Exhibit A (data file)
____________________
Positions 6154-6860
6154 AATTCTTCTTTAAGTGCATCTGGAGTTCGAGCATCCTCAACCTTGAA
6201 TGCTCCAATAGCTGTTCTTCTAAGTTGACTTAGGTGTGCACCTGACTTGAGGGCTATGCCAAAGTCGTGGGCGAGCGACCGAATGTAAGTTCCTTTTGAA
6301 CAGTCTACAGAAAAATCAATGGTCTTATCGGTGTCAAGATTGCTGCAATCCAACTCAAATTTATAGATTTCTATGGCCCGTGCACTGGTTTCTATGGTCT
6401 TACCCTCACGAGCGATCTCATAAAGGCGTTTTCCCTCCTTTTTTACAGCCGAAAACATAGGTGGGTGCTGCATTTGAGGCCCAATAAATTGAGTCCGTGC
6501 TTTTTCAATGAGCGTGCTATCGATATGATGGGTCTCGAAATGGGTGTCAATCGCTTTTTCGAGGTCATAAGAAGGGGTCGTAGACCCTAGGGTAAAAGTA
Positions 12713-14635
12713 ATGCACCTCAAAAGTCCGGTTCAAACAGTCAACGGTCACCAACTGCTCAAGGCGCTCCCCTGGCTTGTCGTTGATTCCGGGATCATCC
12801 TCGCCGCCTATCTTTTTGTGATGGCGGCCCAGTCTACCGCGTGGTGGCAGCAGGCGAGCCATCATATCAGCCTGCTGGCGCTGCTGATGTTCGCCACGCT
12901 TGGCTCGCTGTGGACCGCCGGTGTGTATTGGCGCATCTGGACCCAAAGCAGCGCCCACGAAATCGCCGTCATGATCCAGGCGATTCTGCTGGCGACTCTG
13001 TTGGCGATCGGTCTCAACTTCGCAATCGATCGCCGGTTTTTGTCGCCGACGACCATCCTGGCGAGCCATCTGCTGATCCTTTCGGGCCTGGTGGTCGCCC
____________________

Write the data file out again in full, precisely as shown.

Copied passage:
Positions 6154-6860
6154 AATTCTTCTTTAAGTGCATCTGGAGTTCGAGCATCCTCAACCTTGAA
6201 TGCTCCAATAGCTGTTCTTCTAAGTTGACTTAGGTGTGCACCTGACTTGAGGGCTATGCCAAAGTCGTGGGCGAGCGACCGAATGTAAGTTCCTTTTGAA
6301 CAGTCTACAGAAAAATCAATGGTCTTATCGGTGTCAAGATTGCTGCAATCCAACTCAAATTTATAGATTTCTATGGCCCGTGCACTGGTTTCTATGGTCT
6401 TACCCTCACGAGCGATCTCATAAAGGCGTTTTCCCTCCTTTTTTACAGCCGAAAACATAGGTGGGTGCTGCATTTGAGGCCCAATAAATTGAGTCCGTGC
6501 TTTTTCAATGAGCGTGCTATCGATATGATGGGTCTCGAAATGGGTGTCAATCGCTTTTTCGAGGTCATAAGAAGGGGTCGTAGACCCTAGGGTAAAAGTA
Positions 12713-14635
12713 ATGCACCTCAAAAGTCCGGTTCAAACAGTCAACGGTCACCAACTGCTCAAGGCGCTCCCCTGGCTTGTCGTTGATTCCGGGATCATCC
12801 TCGCCGCCTATCTTTTTGTGATGGCGGCCCAGTCTACCGCGTGGTGGCAGCAGGCGAGCCATCATATCAGCCTGCTGGCGCTGCTGATGTTCGCCACGCT
12901 TGGCTCGCTGTGGACCGCCGGTGTGTATTGGCGCATCTGGACCCAAAGCAGCGCCCACGAAATCGCCGTCATGATCCAGGCGATTCTGCTGGCGACTCTG
13001 TTGGCGATCGGTCTCAACTTCGCAATCGATCGCCGGTTTTTGTCGCCGACGACCATCCTGGCGAGCCATCTGCTGATCCTTTCGGGCCTGGTGGTCGCCC